Though the two Chicago Democrats were once close, Gutierrez has spent much of the past two years badgering the president on the issue. “He was clear in his commitment to me,” says Gutierrez. And yet “everything has been enforcement, enforcement, enforcement”—more deportations of undocumented immigrants, more troops |on the border. “How,” asks Gutierrez, “is this different from what George W. Bush did?”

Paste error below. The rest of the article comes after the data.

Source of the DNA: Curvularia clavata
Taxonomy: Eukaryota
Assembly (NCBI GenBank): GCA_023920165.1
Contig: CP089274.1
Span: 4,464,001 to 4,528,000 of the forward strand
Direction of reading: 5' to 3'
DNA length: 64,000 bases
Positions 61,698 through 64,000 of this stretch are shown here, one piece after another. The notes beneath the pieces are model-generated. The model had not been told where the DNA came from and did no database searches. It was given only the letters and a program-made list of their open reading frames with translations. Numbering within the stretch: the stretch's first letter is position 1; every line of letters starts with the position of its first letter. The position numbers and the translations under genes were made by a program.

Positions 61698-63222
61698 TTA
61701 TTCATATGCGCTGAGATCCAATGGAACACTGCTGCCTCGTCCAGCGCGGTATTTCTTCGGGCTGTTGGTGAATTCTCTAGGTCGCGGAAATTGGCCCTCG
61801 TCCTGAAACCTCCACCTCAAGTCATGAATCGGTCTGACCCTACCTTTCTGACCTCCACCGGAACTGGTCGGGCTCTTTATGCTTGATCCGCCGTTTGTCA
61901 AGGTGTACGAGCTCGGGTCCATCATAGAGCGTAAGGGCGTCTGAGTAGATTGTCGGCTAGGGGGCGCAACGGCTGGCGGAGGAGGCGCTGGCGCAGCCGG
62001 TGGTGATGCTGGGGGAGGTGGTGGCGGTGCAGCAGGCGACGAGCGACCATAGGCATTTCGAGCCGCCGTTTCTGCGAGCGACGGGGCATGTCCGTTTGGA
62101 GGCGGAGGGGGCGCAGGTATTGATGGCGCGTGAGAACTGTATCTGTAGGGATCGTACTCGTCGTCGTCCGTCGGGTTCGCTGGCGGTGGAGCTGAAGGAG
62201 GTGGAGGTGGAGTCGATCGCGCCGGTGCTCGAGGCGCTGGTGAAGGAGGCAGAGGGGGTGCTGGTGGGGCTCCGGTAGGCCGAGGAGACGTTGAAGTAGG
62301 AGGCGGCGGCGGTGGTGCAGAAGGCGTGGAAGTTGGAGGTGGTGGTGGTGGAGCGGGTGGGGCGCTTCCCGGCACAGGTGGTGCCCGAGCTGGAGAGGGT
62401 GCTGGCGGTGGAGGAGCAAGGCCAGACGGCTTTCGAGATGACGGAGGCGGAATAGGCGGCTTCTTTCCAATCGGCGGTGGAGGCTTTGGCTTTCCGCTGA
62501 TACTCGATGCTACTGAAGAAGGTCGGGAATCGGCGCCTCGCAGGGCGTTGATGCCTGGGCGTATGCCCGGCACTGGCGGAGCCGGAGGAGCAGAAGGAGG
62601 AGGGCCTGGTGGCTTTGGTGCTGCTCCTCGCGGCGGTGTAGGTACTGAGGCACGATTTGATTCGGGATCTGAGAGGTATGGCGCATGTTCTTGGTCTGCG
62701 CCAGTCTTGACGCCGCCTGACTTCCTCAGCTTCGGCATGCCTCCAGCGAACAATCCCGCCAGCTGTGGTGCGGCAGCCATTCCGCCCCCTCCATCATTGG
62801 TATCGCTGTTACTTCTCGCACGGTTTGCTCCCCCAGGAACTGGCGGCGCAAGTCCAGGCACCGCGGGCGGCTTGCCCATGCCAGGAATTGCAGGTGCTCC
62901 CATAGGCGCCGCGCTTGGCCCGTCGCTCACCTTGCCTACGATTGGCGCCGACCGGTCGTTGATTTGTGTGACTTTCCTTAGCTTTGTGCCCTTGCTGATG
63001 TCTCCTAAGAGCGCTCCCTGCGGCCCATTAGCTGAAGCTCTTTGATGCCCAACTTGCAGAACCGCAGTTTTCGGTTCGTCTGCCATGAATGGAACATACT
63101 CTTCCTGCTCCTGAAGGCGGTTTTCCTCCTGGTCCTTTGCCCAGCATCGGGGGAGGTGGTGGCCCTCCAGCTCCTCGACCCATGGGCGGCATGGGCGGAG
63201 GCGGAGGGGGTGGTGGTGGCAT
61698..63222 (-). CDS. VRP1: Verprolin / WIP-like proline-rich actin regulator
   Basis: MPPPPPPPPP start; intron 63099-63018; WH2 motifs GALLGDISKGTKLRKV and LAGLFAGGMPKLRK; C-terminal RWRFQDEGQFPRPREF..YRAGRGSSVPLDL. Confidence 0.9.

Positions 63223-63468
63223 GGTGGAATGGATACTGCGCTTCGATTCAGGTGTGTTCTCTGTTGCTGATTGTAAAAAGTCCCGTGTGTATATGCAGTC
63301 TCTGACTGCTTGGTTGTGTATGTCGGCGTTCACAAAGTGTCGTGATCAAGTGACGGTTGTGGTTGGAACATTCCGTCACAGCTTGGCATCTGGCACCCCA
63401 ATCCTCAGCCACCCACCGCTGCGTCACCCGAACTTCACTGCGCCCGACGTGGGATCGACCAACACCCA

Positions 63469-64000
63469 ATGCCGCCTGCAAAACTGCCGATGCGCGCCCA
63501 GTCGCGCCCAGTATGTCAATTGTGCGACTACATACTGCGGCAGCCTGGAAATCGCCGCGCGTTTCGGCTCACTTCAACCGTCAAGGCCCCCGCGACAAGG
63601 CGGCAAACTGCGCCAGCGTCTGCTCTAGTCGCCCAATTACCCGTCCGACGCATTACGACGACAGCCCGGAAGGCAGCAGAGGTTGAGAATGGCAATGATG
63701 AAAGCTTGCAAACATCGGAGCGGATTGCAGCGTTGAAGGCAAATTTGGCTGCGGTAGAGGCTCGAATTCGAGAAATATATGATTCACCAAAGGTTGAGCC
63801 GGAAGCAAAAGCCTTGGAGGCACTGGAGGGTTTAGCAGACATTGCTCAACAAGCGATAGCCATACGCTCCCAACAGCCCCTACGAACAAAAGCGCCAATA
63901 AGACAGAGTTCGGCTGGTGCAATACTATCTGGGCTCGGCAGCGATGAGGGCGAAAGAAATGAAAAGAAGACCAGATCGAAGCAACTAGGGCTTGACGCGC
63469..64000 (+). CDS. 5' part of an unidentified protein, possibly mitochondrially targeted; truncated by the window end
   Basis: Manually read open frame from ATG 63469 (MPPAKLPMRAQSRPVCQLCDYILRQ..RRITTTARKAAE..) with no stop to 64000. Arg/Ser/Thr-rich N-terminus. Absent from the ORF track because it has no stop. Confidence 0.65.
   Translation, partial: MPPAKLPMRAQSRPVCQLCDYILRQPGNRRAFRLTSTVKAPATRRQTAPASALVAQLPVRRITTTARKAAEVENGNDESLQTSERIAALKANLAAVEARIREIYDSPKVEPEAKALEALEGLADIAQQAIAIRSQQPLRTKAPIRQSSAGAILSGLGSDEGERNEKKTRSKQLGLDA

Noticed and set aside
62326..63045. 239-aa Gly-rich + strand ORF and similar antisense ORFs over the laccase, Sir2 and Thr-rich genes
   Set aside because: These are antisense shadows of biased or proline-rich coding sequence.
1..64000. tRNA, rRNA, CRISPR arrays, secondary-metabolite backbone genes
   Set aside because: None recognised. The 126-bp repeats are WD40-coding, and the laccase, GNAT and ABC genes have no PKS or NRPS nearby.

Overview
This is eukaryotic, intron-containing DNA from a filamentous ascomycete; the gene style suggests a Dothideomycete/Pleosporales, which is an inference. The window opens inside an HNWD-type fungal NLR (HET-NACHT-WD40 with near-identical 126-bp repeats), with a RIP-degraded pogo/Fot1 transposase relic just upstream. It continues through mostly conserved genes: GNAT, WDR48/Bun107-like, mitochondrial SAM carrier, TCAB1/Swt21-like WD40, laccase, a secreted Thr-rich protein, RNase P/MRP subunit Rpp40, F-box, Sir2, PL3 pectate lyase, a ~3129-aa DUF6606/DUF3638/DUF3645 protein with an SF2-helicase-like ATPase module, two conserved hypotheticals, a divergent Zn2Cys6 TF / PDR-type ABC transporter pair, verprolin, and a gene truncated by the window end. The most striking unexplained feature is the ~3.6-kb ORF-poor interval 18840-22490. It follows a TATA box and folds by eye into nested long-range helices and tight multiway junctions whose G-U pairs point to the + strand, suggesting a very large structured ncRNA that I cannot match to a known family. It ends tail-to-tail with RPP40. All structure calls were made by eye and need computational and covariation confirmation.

Gutierrez, 56, is the most passionate, tireless, and nettlesome voice in Congress on immigration matters. He’s a constant presence at rallies and on TV, defending the undocumented and railing against xenophobia. It’s no surprise that a recent Pew Hispanic Center survey ranked him the second-most-important Latino leader in the country, after Supreme Court Justice Sonia Sotomayor. “He’s as close as the Latino community has to a Martin Luther King figure,” says Frank Sharry, founder of the pro-immigrant group America’s Voice. Yet Gutierrez’s tactics are controversial. While many admire his tenacity and credit him with keeping immigration reform alive, others, including members of the Obama administration, believe his confrontational style can be counterproductive. He sees things more simply. “I have only one loyalty,” he says, “and that’s to the immigrant community.”